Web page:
Although Uganda is a Sub-Saharan African country with one of the highest rates of poverty reduction, the country remains among the poorest in the world. Uganda lacks important non-monetary resources such as sufficient sanitation, access to electricity, health and well-being, education and nutrition. Families in Uganda are often large. With the lack of finances and resources, larger families are highly likely to fall below the poverty line. Poor health also reduces a family’s work productivity, causing poverty to be passed down through generations. Uganda has one of the youngest and most rapidly growing populations in the world, with 48% of the population under the age of 15.
Uganda has one of the youngest and most rapidly growing populations in the world, with 48% of the population under the age of 15. The country receives influxes of refugees fleeing socio-political and military conflicts in its bordering neighbors of Democratic Republic of the Congo and South Sudan. The country’s north and northeast regions lag developmentally behind the rest of the country as a result of long-term conflict of more than 20 years of fighting between the Lord’s Resistance Army (LRA) and Ugandan government forces. This ongoing inter-communal violence, combined with periodic natural disasters and unregulated environmental hazards contribute to further poverty and susceptibility to conflict, disease, and decreased agricultural outputs.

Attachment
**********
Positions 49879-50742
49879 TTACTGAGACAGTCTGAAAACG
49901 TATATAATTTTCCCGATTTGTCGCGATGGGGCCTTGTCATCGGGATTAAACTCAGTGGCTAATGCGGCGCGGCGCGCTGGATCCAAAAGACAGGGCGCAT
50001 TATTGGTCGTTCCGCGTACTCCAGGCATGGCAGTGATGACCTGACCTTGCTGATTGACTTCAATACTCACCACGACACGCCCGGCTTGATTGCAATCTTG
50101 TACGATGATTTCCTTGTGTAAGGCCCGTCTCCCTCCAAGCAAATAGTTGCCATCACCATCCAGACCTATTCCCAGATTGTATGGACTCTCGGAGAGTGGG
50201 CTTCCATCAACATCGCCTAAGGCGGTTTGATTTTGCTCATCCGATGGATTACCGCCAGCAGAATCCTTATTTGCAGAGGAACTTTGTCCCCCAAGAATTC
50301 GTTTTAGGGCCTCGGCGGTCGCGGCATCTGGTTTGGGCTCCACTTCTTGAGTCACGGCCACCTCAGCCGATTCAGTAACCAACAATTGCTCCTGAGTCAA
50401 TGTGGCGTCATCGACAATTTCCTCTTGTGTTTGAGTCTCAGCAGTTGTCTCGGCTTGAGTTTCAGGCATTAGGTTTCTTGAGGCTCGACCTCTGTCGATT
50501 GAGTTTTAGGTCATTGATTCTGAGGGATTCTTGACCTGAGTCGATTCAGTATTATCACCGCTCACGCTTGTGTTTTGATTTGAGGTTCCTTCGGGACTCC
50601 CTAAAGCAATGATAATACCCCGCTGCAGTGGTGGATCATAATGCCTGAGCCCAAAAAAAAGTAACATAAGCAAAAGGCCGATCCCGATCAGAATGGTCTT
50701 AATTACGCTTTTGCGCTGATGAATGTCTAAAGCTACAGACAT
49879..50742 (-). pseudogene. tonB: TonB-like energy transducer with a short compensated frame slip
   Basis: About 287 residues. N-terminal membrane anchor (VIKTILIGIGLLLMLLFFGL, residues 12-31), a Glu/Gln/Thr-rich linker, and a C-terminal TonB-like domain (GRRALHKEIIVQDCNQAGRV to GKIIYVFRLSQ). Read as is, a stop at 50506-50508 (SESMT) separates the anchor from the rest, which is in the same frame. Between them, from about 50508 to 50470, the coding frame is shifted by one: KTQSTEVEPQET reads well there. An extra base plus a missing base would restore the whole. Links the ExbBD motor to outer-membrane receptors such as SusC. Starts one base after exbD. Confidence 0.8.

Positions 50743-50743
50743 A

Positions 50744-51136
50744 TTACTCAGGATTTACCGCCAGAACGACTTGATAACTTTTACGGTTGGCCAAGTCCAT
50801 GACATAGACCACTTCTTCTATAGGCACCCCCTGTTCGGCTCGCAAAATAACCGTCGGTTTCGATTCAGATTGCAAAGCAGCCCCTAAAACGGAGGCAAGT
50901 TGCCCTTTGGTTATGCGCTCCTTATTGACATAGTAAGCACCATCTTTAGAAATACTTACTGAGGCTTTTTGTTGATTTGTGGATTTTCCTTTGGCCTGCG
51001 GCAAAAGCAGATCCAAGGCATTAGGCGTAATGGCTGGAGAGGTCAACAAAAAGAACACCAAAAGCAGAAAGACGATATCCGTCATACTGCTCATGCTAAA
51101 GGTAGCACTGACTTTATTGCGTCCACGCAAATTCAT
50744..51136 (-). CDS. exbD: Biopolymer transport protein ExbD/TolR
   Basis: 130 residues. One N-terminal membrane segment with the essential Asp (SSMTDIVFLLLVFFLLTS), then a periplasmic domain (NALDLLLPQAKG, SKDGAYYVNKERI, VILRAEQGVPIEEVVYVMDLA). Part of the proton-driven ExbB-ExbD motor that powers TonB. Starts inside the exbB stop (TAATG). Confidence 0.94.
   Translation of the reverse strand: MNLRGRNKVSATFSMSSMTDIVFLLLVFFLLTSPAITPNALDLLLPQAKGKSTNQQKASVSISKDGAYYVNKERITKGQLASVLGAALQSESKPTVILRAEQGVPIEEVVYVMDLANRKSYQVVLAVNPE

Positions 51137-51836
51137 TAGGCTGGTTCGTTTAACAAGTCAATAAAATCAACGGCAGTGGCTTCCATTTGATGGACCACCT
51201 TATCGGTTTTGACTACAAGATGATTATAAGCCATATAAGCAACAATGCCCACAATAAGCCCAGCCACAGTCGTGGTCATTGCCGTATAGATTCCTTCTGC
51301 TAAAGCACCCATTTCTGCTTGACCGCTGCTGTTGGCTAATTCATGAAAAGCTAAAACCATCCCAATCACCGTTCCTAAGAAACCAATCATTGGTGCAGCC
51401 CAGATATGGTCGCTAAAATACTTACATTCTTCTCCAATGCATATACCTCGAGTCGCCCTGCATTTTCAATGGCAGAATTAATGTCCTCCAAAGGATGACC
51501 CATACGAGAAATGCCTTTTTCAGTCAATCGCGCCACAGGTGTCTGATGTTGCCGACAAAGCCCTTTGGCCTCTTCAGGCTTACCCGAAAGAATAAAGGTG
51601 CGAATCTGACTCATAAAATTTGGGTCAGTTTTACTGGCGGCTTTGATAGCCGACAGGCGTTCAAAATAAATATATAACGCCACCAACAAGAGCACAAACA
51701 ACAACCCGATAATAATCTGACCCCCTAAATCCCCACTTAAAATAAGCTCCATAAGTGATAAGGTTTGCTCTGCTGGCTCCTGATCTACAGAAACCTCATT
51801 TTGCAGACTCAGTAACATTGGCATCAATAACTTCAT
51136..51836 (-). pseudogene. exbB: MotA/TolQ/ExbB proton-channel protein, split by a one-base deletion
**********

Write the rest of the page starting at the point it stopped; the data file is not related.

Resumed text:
We are excited about the work that is being done in Uganda to improve the nutritional status of young children. We are increasing access to education and promoting healthy behaviors through training on water, sanitation and hygiene. We are empowering families and communities to overcome poverty and become self-sustaining. One way our team in Uganda is accomplishing this is by promoting the importance of primary education. In many communities where we work, access to a high-quality education is challenging. Parents do not always see the long-term benefit of educating their children. With the high costs of tuition and school supplies, it is difficult for families to justify sending their children to school instead of helping with household chores or contributing to family incomes. FEED works with communities in Uganda to educate parents on the importance of primary education, especially for girls. When parents understand the long-term benefits of sending their children to school, there is more commitment to prioritizing education. Would you consider partnering with FEED to continue this important work? Your support enables us to continue implementing education activities like promoting the importance of education with caregivers.